Technology

Blockchain Technology Is Changing The World Of Finance

Blockchain Technology
MichaelWuensch / Pixabay

Blockchain technology is carving out a niche space in the world of finance and Ripple, in particular, has been moving into this space at a rapid pace.

Trillions of dollars are moved across the global financial system every day and impacts several billion people. But, the existing system has several weaknesses adding to delays as well cost in terms of fees paving way to friction through onerous and redundant paperwork, apart from creating opportunities for crime and fraud.  Every year, nearly half of the financial intermediaries like stock exchanges, payment networks and money transfer services are hit by economic crime and that translates to 37% of the global economy while it is 27% and 20% for the technology and professional services sectors. The regulatory cost keeps climbing and has been a significant concern for bankers. Thus, the systemic inefficiency is also adding to the cost which is finally transferred to the consumers.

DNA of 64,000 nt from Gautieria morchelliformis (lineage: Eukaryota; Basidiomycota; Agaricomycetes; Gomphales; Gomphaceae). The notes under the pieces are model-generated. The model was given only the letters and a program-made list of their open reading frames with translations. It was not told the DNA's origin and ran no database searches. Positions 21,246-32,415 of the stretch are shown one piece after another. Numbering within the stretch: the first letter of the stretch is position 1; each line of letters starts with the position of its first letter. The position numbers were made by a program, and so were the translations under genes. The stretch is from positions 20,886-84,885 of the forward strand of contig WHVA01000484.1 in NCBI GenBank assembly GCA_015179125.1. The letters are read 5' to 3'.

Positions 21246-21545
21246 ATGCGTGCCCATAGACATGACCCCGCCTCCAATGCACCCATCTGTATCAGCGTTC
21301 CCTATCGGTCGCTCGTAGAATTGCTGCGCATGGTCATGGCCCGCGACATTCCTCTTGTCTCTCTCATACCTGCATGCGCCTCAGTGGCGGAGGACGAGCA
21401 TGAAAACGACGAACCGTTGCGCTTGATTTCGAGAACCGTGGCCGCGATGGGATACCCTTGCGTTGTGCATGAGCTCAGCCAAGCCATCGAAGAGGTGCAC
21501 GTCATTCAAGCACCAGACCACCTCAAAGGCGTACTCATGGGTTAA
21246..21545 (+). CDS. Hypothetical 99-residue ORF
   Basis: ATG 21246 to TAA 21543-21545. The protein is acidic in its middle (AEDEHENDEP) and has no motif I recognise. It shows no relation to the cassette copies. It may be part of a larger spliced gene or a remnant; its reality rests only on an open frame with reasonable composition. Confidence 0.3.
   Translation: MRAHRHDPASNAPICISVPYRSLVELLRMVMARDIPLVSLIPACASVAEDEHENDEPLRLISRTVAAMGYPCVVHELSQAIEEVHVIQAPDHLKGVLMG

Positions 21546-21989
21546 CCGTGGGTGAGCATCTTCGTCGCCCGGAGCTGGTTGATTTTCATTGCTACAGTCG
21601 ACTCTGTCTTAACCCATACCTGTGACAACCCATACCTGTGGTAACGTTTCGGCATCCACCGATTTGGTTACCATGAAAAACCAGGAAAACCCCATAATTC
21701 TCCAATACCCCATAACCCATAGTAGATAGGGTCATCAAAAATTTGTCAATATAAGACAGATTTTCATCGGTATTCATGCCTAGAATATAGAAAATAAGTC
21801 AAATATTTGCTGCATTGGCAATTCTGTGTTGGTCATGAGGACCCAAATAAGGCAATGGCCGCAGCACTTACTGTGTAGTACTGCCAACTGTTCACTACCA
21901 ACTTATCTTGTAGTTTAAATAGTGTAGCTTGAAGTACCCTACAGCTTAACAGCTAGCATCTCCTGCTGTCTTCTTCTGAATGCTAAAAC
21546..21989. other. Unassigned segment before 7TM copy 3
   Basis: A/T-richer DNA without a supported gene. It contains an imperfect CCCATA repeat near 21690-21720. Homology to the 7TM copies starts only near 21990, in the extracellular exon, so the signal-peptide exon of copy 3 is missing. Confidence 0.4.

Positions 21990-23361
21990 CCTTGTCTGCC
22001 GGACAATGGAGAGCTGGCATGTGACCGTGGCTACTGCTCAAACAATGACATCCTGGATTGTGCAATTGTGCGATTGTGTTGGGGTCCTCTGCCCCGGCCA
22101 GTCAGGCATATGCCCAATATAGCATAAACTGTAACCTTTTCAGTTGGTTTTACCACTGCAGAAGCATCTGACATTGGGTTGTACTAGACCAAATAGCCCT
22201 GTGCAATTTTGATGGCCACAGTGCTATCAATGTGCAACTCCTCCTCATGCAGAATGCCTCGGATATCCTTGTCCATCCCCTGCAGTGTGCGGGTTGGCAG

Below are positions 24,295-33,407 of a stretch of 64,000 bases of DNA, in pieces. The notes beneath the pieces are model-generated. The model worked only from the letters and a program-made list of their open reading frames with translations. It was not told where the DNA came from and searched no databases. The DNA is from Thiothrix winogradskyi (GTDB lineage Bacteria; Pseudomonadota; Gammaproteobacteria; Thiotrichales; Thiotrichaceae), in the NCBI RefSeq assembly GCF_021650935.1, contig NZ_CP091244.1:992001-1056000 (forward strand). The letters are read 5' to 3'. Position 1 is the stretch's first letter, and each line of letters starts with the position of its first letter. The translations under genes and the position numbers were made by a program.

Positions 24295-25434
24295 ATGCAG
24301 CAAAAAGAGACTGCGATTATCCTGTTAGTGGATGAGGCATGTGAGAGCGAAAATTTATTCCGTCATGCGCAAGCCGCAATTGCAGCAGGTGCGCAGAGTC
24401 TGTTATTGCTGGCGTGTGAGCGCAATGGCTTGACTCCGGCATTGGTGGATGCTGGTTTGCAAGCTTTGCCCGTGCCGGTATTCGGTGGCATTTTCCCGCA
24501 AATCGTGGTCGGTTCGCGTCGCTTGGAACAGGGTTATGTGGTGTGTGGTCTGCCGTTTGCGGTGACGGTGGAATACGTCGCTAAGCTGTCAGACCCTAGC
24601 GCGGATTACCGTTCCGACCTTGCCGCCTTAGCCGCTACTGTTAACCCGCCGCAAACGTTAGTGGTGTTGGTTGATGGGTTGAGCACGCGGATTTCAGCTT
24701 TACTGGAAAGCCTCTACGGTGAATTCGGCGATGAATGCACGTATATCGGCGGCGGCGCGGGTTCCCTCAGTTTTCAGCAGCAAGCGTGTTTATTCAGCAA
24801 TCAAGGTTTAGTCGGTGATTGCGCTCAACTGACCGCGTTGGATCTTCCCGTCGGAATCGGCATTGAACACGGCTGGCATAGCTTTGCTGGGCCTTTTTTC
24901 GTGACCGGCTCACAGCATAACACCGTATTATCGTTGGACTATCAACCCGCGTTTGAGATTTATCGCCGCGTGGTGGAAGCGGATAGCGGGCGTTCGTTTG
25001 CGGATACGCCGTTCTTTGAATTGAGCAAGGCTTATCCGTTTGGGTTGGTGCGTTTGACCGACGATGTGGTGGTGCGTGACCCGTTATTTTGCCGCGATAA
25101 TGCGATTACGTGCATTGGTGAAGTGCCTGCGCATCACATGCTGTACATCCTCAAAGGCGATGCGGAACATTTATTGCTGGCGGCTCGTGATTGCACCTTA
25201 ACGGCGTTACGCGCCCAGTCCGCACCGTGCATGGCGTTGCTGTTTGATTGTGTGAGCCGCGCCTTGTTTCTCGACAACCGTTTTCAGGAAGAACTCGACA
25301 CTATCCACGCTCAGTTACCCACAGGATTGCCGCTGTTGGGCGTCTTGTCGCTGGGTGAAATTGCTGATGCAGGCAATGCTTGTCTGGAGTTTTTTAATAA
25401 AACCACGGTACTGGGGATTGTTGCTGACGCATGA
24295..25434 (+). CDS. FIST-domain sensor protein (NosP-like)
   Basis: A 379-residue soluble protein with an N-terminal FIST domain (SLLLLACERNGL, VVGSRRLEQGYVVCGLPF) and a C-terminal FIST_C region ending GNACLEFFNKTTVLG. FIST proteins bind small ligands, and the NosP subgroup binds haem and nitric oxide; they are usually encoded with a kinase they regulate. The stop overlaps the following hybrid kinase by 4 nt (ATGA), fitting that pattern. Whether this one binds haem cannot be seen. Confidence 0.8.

The question that arises therefore is what contributes to the inefficiency of the global financial system. In the first place, the system is significantly antiquated and rides on assortment of paper based process and industrial technologies with a digital wrapper. Secondly, the system is centralized making it change resistant and vulnerable to attacks and systemic failures. Another reason for the inefficiency of the current system is its exclusionary character that denies several billion people access to the basic tools employed by the financial industry. Bankers have, to a large extent, dodged the kind of creative destruction that is essential for economic progress and vitality. But, this innovation logjam is slated to end soon and it is blockchain technology that is set to change the financial world for the better.